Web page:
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The risk of stroke and stroke type in patients with atrial fibrillation and chronic kidney disease

Mace-Brickman T, Eddeen AB, Carrero JJ, Mark PB, Molnar AO, Lam NN, Zimmerman D, Harel Z, Sood MM. Can J Kidney Health Dis. 2019; 6:2054358119892372. Epub 2019 Dec 4. DOI: https://doi.org/10.1177/2054358119892372


Background — Atrial fibrillation (AF) and chronic kidney disease (CKD) are known to increase the risk of stroke.

Objectives — We set out to examine the risk of stroke by kidney function and albuminuria in patients with and without AF.

Design — Retrospective cohort study.

Settings — Ontario, Canada.

Participants — A total of 736 666 individuals (>40 years) from 2002 to 2015.

Measurements — New-onset AF, albumin-to-creatinine ratio (ACR), and an estimated glomerular filtration rate (eGFR).

Methods — A total of 39 120 matched patients were examined for the risk of ischemic, hemorrhagic, or any stroke event, accounting for the competing risk of all-cause mortality. Interaction terms for combinations of ACR/eGFR and the outcome of stroke with and without AF were examined.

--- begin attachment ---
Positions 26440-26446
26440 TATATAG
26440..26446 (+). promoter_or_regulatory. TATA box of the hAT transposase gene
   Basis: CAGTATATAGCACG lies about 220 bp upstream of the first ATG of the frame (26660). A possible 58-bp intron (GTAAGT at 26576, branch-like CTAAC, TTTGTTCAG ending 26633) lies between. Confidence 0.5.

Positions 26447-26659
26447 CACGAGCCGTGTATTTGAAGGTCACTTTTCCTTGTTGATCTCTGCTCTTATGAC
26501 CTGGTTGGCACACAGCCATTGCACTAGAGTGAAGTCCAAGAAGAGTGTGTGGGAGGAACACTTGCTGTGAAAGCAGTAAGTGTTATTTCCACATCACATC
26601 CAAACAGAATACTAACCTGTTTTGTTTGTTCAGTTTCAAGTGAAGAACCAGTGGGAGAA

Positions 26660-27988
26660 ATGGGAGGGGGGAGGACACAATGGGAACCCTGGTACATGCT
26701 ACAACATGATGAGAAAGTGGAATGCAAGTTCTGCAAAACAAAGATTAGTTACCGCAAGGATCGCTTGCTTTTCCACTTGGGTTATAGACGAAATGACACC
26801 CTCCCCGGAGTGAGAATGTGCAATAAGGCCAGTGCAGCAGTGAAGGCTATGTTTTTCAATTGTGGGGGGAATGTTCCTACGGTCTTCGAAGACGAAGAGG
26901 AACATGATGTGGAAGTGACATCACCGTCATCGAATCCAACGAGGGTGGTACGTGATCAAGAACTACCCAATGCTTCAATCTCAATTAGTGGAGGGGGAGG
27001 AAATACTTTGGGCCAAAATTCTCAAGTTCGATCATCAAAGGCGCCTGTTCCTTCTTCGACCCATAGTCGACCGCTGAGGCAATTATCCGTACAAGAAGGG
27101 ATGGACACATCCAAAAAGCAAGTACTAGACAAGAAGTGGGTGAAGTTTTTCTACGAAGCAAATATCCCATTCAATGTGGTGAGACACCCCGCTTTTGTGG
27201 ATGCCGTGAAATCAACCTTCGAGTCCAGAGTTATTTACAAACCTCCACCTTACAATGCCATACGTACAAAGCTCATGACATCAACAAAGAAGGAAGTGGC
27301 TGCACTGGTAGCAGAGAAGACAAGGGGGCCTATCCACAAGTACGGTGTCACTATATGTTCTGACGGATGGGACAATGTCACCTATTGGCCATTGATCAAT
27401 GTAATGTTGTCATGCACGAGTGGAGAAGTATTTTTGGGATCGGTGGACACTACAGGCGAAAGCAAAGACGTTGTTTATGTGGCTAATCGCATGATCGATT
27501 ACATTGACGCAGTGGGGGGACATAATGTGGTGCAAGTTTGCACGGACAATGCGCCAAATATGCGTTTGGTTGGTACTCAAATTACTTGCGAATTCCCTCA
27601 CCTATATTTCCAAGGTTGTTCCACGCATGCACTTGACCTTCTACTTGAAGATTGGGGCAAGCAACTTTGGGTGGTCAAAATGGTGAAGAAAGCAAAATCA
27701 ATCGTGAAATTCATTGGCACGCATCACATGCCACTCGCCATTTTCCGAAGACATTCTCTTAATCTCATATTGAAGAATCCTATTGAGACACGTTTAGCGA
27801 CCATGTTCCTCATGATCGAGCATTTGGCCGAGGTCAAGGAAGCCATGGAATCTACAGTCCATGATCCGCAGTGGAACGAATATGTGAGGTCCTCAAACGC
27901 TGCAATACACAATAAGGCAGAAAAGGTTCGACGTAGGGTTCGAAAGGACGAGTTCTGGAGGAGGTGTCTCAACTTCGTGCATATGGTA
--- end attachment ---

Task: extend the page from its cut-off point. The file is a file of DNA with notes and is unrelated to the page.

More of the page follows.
Results — In a total of 4086 (5.2%) strokes (86% ischemic), the presence of AF was associated with a 2-fold higher risk for any stroke event and its subtypes of ischemic and hemorrhagic stroke. Across eGFR levels, the risk of stroke was 2-fold higher with the presence of AF except for low levels of eGFR (eGFR < 30 mL/min/1.73 m2, hazard ratio [HR]: 1.38, 95% confidence interval [CI]: 0.99-1.92). Similarly across ACR levels, the risk of stroke was 2-fold higher except for high levels of albuminuria (ACR > 30 mg/g, HR: 1.61, 95% CI: 1.31-1.99). The adjusted risk of stroke with AF differed by combinations of ACR and eGFR categories (interaction P value = .04) compared with those without AF. Both stroke types were more common in patients with AF, and ischemic stroke rates differed significantly by eGFR and ACR categories.

Limitations — Medication information was not included.

Conclusions — Patients with CKD and AF are at a high risk of total, ischemic, and hemorrhagic strokes; the risk is highest with lower eGFR and higher ACR and differs based on eGFR and the degree of ACR.

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